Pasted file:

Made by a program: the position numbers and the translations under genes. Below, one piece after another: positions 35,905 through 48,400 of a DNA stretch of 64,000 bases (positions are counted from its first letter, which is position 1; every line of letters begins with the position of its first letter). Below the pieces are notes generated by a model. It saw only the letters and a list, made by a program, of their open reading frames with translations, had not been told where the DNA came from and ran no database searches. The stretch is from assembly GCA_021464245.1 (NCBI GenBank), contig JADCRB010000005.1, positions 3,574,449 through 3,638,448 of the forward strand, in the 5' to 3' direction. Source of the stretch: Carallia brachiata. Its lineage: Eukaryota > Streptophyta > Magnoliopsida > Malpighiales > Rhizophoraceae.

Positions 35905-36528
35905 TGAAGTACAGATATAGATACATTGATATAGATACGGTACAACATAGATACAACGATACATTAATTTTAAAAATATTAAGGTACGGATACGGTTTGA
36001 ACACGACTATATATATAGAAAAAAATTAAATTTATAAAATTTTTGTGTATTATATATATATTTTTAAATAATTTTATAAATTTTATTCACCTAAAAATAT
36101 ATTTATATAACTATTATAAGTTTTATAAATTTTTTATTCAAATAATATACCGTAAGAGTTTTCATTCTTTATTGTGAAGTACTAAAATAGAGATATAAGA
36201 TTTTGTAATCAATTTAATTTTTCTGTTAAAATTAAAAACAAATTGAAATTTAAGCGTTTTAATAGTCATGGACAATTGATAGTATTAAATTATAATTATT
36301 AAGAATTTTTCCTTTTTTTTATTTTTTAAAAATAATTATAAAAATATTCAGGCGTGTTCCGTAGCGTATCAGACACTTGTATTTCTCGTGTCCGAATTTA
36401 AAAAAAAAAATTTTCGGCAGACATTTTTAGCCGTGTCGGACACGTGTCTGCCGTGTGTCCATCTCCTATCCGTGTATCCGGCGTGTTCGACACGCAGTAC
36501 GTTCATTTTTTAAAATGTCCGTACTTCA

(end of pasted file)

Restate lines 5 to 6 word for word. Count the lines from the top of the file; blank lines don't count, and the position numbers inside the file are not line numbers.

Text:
36101 ATTTATATAACTATTATAAGTTTTATAAATTTTTTATTCAAATAATATACCGTAAGAGTTTTCATTCTTTATTGTGAAGTACTAAAATAGAGATATAAGA
36201 TTTTGTAATCAATTTAATTTTTCTGTTAAAATTAAAAACAAATTGAAATTTAAGCGTTTTAATAGTCATGGACAATTGATAGTATTAAATTATAATTATT